And Natalia Vodianova (left) must have had her Jock Jams blasting lately. The gorgeous model has been repping her home country of Russia on two separate athletic fronts lately: As the official Ambassador of the 2014 Olympic Games in Sochi, and as part of a delegation to secure the 2018 World Cup for Russia. [Modelinia]

Photo: Luca Cannonieri / GoRunway.com

Gingham Goes Gray

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I’ve been crazy for gingham lately, and I’m not alone. Take Isaac Mizrahi. As he told us at his Resort presentation, gingham “is like a solid with a lot of personality.” The usual country red and royal blue ginghams have their place, but they don’t feel as fresh to me as the soft, floaty grays (and their near cousins, washed-out blacks and even watery blues) that have been cropping up everywhere, from street-style blogs to runways. There’s something so much more ethereal about the silvery tones, almost neutral; they’ll transition seamlessly from summer sun to the fall wardrobe. I love how Harper’s Bazaar Australia’s Christine Centenera pairs her gray gingham skirt with nude colors, or how the models Tommy Ton captures throw it on over whatever they’re wearing (pictured). Karl showed some lovely gingham looks at Chanel’s big Resort bash in Saint-Tropez, too, and Eva Mendes is a fan—she wore Dior’s version to the premiere of her movie The Other Guys in Cancún.

Click here for a few of our favorite gray ginghams, and a couple of girls who wore it best >

Photo: Tommy Ton

Behind-The-Scenesters: Gayle Dizon

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Designers design. Photographers photograph. Models model. That much—in broad strokes, at least—is clear. But what about the artists, technicians, and industry insiders, often unpublicized and underappreciated, who help to get clothes and accessories made and shown? Call them Behind-the-Scenesters: people who shape our experience of fashion but never take a bow on the catwalk or strike a pose for the camera. Without them—from patternmakers to production designers—the show wouldn’t go on. And, in a new series, Style.com sits down with a few of these pros to find out, basically, what they do.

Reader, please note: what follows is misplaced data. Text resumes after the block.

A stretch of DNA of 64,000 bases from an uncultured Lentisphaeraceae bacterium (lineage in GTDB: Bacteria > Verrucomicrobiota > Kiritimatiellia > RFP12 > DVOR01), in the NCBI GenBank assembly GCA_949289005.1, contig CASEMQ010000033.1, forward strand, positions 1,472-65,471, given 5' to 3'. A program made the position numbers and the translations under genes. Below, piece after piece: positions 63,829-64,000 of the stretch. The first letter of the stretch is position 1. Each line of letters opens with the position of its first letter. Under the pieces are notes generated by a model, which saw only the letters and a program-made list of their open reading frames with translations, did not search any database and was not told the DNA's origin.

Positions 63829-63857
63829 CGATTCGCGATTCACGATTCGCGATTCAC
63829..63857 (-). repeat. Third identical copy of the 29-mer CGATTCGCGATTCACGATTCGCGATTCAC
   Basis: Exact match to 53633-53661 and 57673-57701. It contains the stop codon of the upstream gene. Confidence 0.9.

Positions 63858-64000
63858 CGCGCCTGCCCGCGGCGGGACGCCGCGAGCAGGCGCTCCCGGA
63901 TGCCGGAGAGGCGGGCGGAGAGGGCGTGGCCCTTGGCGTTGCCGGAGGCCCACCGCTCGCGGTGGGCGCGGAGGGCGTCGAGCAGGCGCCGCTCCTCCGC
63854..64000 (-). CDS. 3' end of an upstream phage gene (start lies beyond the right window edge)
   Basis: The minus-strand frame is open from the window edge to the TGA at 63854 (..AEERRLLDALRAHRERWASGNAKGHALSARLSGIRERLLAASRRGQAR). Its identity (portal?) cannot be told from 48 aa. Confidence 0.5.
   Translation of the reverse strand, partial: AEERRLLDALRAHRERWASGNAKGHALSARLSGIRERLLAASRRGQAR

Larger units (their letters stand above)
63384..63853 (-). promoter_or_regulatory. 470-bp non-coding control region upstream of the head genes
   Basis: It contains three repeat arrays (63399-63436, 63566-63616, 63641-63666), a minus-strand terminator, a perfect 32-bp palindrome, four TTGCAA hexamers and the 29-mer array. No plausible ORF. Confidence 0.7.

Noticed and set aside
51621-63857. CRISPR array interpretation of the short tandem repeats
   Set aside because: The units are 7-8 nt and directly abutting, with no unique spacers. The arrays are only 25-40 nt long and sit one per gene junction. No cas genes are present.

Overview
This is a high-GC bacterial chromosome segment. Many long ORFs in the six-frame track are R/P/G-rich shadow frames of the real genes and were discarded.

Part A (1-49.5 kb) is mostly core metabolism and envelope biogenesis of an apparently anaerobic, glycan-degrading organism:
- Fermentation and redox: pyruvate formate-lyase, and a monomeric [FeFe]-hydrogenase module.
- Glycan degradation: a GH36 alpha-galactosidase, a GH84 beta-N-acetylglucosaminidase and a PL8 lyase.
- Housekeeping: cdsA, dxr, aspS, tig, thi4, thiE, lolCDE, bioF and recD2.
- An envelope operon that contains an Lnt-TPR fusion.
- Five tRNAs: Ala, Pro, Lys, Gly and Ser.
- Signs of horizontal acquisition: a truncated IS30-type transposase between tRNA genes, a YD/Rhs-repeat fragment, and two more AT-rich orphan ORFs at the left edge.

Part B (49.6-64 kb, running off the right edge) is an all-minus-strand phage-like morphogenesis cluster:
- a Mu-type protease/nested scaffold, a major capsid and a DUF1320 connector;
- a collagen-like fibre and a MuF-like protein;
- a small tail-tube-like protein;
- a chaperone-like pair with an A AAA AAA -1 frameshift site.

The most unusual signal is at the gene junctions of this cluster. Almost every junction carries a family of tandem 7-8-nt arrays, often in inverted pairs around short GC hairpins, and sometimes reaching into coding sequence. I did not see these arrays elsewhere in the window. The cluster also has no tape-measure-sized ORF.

First up: Gayle Dizon (left), founder of event production company Dizon Inc. Dizon produces runway shows for Proenza Schouler, Thakoon, and Isaac Mizrahi, among others, and in so doing, she has a hand in everything from picking out venues and setting up lighting rigs to casting models and hiring the hair and makeup teams. Here, she talks to Style.com about the business of creating fashion shows, their trickle-down influence, and the most unsung staffers in the game.

So, Gayle: Broad strokes, what do you do?
Well, I produce fashion shows. My company does full-scale production, from the early stages of development of a collection to bringing in the talent that works on the shows to developing the creative inspiration for the look and feel of the show itself.

This must be downtime for you then, between seasons.
Ha. Not quite. I actually started my own company with the expectation that I’d be able to dip in and out and spend time with my family, but it hasn’t exactly worked out that way. We’re constantly working. I mean, we just wrapped up Resort, which has really turned into a third big season, and we’re way into the September shows and starting on next season, too. And my company works on things like store events and parties, too.

Hold on. You’re already starting work on the February 2011 shows? Have the designers even begun thinking about those collections?
Only just. But the way I like to work, I’m involved from the get-go. Like, Proenza—what we do is get together with Jack and Lazaro very early on so they can show us their research. They are very intensive researchers; I’ve always got a lot to bounce off of. So we’ll talk about palette and inspiration and look at all these varied sources they’re pulling from, and I bring back ideas. And then we go back and forth until showtime, pretty much. Continue Reading “Behind-The-Scenesters: Gayle Dizon” »